Sumit Singhal loves modern architecture. He comes from a family of builders who have built more than 20 projects in the last ten years near Delhi in India. He has recently started writing about the architectural projects that catch his imagination.
Ecco by NAU
May 31st, 2011 by Sumit Singhal
Article source: NAU
Since their introduction, automobiles have been a source of passion and meanings as individual as their drivers. Today they are often associated with luxury, performance or safety, but the Ecco aims to remind us they can still be about freedom. Following on the heels of design classics like the Airstream or VW camper van, this concept vehicle gets passengers to their destination, and becomes a temporary home when they get there. Compact, stylish and aerodynamic while on the road, when it is parked, the Ecco expands to provide a level space and comfort than its fore bearers could only dream of.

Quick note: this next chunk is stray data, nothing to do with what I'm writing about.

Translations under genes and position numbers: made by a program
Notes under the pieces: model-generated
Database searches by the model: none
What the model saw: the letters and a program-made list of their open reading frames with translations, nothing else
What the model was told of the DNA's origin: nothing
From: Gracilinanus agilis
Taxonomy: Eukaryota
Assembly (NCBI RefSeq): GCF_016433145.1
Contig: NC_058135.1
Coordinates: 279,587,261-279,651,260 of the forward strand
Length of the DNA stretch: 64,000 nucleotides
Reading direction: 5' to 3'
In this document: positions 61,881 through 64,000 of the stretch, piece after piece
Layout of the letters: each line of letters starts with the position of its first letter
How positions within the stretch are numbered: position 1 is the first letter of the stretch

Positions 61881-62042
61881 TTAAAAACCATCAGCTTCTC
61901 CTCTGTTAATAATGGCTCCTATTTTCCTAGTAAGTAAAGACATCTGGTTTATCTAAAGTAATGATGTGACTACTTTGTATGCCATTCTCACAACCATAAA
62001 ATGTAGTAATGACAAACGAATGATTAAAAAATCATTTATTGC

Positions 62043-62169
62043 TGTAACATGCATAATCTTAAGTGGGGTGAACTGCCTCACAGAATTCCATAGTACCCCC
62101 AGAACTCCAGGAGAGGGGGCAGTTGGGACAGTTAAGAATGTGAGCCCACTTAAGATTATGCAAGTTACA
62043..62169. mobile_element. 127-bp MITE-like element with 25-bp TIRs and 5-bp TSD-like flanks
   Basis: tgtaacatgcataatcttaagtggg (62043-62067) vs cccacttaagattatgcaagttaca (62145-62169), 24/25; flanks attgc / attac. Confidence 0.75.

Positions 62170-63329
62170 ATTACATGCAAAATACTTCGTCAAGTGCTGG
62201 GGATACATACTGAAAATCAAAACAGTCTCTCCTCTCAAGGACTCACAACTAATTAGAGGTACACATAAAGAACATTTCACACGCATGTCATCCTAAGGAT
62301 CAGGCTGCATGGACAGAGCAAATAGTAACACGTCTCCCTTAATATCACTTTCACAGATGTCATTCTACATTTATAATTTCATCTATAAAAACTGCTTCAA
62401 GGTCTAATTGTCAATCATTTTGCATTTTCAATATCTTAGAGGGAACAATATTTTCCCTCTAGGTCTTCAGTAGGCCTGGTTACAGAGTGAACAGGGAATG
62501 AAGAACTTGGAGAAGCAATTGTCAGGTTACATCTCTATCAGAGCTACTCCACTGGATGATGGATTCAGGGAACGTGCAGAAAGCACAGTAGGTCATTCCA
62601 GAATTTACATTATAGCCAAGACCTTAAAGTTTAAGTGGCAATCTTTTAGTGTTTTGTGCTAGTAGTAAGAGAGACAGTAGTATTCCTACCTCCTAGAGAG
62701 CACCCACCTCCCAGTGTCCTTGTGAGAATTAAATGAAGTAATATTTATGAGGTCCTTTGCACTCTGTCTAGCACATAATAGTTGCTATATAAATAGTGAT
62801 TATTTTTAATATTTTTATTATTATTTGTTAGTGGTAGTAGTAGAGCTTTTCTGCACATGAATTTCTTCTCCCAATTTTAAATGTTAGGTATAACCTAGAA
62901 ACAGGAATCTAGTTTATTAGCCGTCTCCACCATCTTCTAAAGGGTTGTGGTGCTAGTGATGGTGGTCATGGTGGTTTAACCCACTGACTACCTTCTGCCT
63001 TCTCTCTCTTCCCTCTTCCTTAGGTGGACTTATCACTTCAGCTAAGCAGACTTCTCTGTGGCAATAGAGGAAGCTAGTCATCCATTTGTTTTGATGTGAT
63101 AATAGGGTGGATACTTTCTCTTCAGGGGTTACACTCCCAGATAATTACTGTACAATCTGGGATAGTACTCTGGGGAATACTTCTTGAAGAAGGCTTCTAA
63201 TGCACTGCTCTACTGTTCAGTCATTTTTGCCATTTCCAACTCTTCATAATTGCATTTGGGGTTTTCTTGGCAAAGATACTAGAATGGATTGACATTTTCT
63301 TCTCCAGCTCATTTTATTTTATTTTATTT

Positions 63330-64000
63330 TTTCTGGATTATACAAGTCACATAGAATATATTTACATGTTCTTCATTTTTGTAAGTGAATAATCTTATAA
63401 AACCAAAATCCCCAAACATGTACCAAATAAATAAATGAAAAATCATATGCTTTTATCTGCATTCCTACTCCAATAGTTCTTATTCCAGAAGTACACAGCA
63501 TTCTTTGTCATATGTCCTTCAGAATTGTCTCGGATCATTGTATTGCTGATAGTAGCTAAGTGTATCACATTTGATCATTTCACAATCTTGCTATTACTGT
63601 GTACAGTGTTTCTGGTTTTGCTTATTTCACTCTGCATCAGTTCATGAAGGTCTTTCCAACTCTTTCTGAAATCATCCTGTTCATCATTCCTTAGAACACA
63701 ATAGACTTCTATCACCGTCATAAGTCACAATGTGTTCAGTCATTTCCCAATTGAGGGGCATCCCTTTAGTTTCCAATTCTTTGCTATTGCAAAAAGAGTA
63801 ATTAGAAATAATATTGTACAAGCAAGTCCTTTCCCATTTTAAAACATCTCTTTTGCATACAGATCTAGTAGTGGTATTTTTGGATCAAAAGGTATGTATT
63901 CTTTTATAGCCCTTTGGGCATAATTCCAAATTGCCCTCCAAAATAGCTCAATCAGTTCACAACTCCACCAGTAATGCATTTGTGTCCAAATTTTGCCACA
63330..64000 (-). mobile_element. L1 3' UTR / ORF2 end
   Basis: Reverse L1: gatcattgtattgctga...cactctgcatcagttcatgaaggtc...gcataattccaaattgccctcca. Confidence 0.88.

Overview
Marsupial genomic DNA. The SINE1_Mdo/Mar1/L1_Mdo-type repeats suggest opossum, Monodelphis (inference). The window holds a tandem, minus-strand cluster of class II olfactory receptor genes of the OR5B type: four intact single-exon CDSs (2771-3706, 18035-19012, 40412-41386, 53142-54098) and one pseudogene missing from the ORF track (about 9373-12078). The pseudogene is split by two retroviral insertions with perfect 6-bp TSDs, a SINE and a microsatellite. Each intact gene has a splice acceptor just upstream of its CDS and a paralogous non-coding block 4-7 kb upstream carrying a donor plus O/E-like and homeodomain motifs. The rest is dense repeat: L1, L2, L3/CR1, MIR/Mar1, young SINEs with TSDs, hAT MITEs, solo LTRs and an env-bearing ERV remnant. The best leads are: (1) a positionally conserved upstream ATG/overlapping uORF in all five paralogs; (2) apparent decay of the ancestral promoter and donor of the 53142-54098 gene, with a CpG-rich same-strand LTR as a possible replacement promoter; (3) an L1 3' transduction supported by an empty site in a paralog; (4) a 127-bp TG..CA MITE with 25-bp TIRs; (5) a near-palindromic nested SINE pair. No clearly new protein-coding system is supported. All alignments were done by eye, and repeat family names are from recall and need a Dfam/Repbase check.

As an all-electric vehicle, the Ecco has no emissions of its own, and can be quickly charged at a standard 240V station. But when used for extended living purposes, even where no electricity is available, its built-in photovoltaic panels and solar sail roof mean that it can cut out the middle man, and charge directly from the sun. The exterior is a harmonious blend of precision aluminum and glass. Its direct and sculptural form cheats the wind while pleasing the eye. While a bit wider than its Volkswagen predecessor, the Ecco’s form is more aerodynamic, and the vehicle rides closer to the ground. The result is vastly improved interior volume, wonderful sight-lines for all passengers, and less wind resistance to boot.